Success Requires Sustained Effort at Tedious Tasks (What a drag)
All of our present Republican candidates including John Huntsman who was ambassador to China are at a loss to deal effectively with the challenges and manipulations of the Chinese economy and the impact of globalization to our considerable detriment, even Donald Trump. The problem will not be solved by high tariffs or a currency reform to raise the value of the Yuan.We will not recover our ability to deal with the Chinese unless we first face the issue of EDUCATION.
I teach Hebrew at a major university in Florida (one of the biggest in the country). Apart from a tiny minority (15% at most in most classes) of the students who apply themselves to just get past the first hurdle – learning a different alphabet (consisting of 22 letters and approximately 10 vowel signs), the remainder are daunted by what they consider a tedious task that requires some concentrated mental effort.
I learned this as an 8 year old in perhaps a month or two so that I could read and correctly pronounce the words of any vowelled text (modern Hebrew without vowels requires a much greater familiarity with the language and its structure and is best left to much more advanced classes).
Millions of Jews in the past did so and could read Hebrew without any formal education. A majority of the 15% of my students who do apply themselves are enthusiastic first time students (almost all Christians with no previous experience of the language). The other 85% , unless they are already familiar with the alphabet from intensive Bar Mitzvah training and years of private Hebrew instruction) never make any real progress because they are unwilling to spend the time needed in the first 4-5 weeks of the course to learn to read with some facility and so cannot even recognize how words should appear in written form when they hear a word (Hebrew is very phonetic and easy to “spell”).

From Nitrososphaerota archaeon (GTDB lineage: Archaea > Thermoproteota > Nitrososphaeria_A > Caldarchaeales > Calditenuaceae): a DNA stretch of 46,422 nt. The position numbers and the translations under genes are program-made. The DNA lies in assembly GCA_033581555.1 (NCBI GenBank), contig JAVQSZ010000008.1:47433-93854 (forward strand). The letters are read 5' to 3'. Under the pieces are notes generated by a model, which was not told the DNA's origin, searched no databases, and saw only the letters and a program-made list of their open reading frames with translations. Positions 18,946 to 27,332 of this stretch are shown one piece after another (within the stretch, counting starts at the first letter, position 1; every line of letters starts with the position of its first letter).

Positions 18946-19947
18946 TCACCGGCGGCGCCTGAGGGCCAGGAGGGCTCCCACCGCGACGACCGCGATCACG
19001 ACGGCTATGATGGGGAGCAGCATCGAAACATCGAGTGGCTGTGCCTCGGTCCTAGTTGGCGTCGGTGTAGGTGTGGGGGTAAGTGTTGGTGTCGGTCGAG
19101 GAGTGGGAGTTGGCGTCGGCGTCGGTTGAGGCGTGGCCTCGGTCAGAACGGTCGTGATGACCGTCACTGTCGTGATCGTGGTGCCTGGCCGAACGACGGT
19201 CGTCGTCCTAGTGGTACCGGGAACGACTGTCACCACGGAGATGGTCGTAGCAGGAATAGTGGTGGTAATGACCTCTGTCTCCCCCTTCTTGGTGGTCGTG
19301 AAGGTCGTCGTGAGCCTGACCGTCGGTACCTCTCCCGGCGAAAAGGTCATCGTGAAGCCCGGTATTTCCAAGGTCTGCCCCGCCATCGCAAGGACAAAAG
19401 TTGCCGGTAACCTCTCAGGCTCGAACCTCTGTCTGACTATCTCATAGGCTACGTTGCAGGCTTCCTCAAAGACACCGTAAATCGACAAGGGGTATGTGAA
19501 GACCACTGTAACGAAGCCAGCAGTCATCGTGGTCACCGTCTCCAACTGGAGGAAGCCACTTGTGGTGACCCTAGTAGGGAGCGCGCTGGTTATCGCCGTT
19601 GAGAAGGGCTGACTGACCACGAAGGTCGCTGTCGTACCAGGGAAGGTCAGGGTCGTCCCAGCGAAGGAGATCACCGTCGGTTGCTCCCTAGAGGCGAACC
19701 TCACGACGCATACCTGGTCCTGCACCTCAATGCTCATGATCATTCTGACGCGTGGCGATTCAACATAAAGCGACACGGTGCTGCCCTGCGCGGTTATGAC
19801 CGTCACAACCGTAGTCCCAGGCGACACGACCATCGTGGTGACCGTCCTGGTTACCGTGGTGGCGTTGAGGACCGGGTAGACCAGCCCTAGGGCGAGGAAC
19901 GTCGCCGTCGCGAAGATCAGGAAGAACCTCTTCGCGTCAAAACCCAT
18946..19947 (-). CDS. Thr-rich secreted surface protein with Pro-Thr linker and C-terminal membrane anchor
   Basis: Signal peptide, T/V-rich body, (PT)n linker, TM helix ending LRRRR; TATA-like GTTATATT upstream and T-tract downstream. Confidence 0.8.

They have access to audio tapes that are keyed to the text so that they can hear the words correctly pronounced at the same time as they observe the written text. Nevertheless, many of these students tell me this is “too hard” a task for them because it is time consuming. They cannot (won’t spend) the two to three hours a week listening to the audio tapes at home to go through all the letters.
When I tell them that an 8 year old Chinese boy or girl today can read and understand approximately 2,500 different characters so that they can proficiently read at their level in school, they are at a loss and can only explain this as the result of a totally foreign un-American system of a brutal dictatorship enforcing a form of slavery on children and never make the connection that China’s success in the brave new world of globalization depends on this literacy and high standard of education.
This is also the reason that a country like Denmark with very high taxes and wages has a level of unemployment only at one third the U.S. level and does so well.
The frontpage headlines in today’s local paper featured the “outstanding achievement” of the local university’s football team being invited to play in the “Big East” conference. There is no escape from the continued ravages of globalization unless we stop the steady spiral of downward dumbing and make our students aware of the efforts required on their part.